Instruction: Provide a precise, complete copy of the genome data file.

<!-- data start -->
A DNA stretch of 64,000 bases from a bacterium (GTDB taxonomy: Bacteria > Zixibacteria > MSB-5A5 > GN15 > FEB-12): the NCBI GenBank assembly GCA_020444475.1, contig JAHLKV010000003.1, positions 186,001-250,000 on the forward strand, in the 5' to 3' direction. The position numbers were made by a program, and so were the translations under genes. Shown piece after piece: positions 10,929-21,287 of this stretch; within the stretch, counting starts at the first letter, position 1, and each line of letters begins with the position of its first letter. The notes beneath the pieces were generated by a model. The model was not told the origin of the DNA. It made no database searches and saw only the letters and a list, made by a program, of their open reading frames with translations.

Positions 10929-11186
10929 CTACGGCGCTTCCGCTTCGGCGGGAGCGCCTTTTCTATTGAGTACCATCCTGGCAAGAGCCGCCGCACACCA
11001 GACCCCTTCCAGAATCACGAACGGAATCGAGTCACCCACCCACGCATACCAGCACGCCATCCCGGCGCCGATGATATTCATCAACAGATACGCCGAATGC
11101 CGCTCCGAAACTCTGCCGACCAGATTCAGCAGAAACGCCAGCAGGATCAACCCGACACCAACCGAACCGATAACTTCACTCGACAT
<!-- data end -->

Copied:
A DNA stretch of 64,000 bases from a bacterium (GTDB taxonomy: Bacteria > Zixibacteria > MSB-5A5 > GN15 > FEB-12): the NCBI GenBank assembly GCA_020444475.1, contig JAHLKV010000003.1, positions 186,001-250,000 on the forward strand, in the 5' to 3' direction. The position numbers were made by a program, and so were the translations under genes. Shown piece after piece: positions 10,929-21,287 of this stretch; within the stretch, counting starts at the first letter, position 1, and each line of letters begins with the position of its first letter. The notes beneath the pieces were generated by a model. The model was not told the origin of the DNA. It made no database searches and saw only the letters and a list, made by a program, of their open reading frames with translations.

Positions 10929-11186
10929 CTACGGCGCTTCCGCTTCGGCGGGAGCGCCTTTTCTATTGAGTACCATCCTGGCAAGAGCCGCCGCACACCA
11001 GACCCCTTCCAGAATCACGAACGGAATCGAGTCACCCACCCACGCATACCAGCACGCCATCCCGGCGCCGATGATATTCATCAACAGATACGCCGAATGC
11101 CGCTCCGAAACTCTGCCGACCAGATTCAGCAGAAACGCCAGCAGGATCAACCCGACACCAACCGAACCGATAACTTCACTCGACAT